Morrisons has announced a transition towards its first six ‘zero-waste’ stores in Edinburgh, Scotland to be fully operational by 2025.
The zero-waste aspect of the shops considers both refuse from the store itself and from their customers. Morrisons claims that the initiative will shift the amount of general waste that can be recycled in-store from 27 per cent up to 84 per cent. It also suggests that plans for the collection of the remaining 16 per cent of general waste are to be implemented before 2025. If successful, the format will be rolled out to each of Morrisons’ outlets across the nation.
The trial will involve a partnership between the supermarket chain and Nestlé, which will concentrate on the collection and recycling of typically ‘hard-to-recycle’ soft plastics. The collected waste will be reprocessed within the UK in order to reduce the amount of material that is exported to be handled overseas.
Beyond soft plastics, shop waste will comprise hard plastics, cardboard, food waste, green waste, PPE, tins, cans, and foils. These materials will be sorted by workers within the zero-waste locations, before being collected by specialist waste partners, ready for recycling.
Besides soft plastics, customer waste will include hard plastics, mixed glass, textiles, mixed materials (including coffee pods, to be recycled via the PodBack scheme), specialist products such as ink cartridges and batteries, and previously non-recyclable items, including foils and plant pots. This customer waste will be available for drop off at dedicated collection points located in the store foyers, before being collected for processing.
Morrisons pledges that it will repurpose all of the packaging and product waste it collects, where it will be transformed into other products. One example of which is in hard-to-recycle soft plastic, which will be processed and reconstructed into new eco board products.
In addition to packaging and product waste, the zero-waste scheme will target food refuse. Surplus produce will be accessible to customers through the Too Good to Go app, similar to Tesco’s scheme with Olio, as well as being redistributed within local communities by Morrisons’ partners. Bread waste that is not fit for human consumption will be turned into animal feed, whilst cooking oil will be turned into biodiesel to power Morrisons fleet of trucks.
The zero-waste store initiative forms part of Morrisons broader efforts to reduce its levels of waste. Since 2017, the company claims that it has reduced its own-brand plastic packaging by 8,000 tonnes. It has also abandoned plastic carrier bags in favour of paper carrier bags, as well as introducing refillable container services on its fish, meat and deli counters. Additionally, the supermarket has expanded its range of Naturally Wonky fruit and veg.
In the longer term, Morrisons aims to recycle all of the waste it creates across all its stores by 2025. The company also has a target to reduce operational food waste in-store by 50 per cent by 2030.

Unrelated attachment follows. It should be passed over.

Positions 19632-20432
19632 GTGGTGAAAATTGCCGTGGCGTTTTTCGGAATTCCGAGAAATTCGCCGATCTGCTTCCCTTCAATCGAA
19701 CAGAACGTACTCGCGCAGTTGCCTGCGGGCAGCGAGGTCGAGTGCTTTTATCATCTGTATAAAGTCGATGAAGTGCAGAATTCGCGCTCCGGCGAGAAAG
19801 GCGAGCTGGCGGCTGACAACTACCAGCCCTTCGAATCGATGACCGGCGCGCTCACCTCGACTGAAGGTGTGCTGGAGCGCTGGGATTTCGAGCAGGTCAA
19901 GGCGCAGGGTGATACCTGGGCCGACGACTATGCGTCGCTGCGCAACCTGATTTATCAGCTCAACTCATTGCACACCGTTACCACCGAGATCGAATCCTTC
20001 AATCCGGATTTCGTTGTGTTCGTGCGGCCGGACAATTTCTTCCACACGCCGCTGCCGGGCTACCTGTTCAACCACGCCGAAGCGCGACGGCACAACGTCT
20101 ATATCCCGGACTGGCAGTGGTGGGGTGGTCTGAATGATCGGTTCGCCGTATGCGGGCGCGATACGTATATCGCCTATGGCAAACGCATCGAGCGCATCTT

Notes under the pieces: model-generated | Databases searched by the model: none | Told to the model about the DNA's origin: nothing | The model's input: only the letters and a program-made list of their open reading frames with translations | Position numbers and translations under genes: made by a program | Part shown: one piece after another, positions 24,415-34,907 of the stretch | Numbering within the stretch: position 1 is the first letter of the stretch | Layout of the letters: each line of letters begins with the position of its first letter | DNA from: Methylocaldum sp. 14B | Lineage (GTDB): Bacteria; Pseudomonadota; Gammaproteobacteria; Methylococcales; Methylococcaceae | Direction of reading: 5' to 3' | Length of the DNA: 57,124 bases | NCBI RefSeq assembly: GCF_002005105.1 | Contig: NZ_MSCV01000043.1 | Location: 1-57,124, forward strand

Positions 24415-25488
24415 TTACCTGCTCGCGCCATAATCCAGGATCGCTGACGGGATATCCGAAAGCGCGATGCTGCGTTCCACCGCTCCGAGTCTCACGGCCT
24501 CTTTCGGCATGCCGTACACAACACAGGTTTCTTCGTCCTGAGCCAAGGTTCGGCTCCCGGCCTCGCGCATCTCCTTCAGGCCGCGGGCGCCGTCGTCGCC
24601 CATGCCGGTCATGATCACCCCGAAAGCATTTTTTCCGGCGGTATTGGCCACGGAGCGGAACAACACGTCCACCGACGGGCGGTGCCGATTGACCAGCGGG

The zero-waste stores taking part in the scheme are as follows: Edinburgh Hunters Tryst, Moredun, Ferry Road, South Gyle, Granton and Livingston.
Jamie Winter, Sustainability Procurement Director at Morrisons, commented: “We’re not going to reach our ambitious targets through incremental improvements alone. Sometimes you need to take giant steps and we believe that waste is one of those areas.
“We believe that we can, at a stroke, enable these trial stores to move from recycling around 27 per cent of their general waste to over 84 per cent and with a clear line of sight to 100 per cent.
“We all need to see waste as a resource to be repurposed and reused. The technology, creativity and will exists – it’s a question of harnessing the right process for the right type of waste and executing it well. And all waste collected in our stores will be recycled here in the UK – we will not reprocess anything abroad. If we’re successful, we’ll roll this zero-waste store concept out across the UK as fast as we can.”
Alison Bramfitt, Group Packaging Manager at Nestlé UK and Ireland, said: “At Nestlé, we’re dedicated to driving a more circular system by reducing our use of virgin plastics by one third, and ensuring all of our packaging is reusable or recyclable by 2025.
“We are committed to providing solutions for recycling hard-to-recycle materials, such as film and coffee pods, so we’re delighted to be part of this initiative.”
Helen Bird, Strategic Technical Manager at the Waste and Resources Action Programme (WRAP), said: “When it comes to recyclability, there are many elements to consider including design of the packaging and collection of it. In many instances, we need to simplify packaging to make It technically easier to recycle, but we also need to get the collections in place for particular formats, making it as simple as possible to recycle.
“Until we have consistent and comprehensive household collections across the nations, supermarkets play a critical role to enable customers to recycle key items not collected at home. Plastic bags and wrappers make up nearly a quarter of all plastic packaging that we use in our daily lives, yet only 6 per cent is recycled.
“It’s encouraging to see Morrisons initiating collection of this material to enable people to recycle it ahead of it being collected directly from their homes in years to come. We look forward to seeing the results of the trial and hope it’s rolled out across all larger stores in the near future.”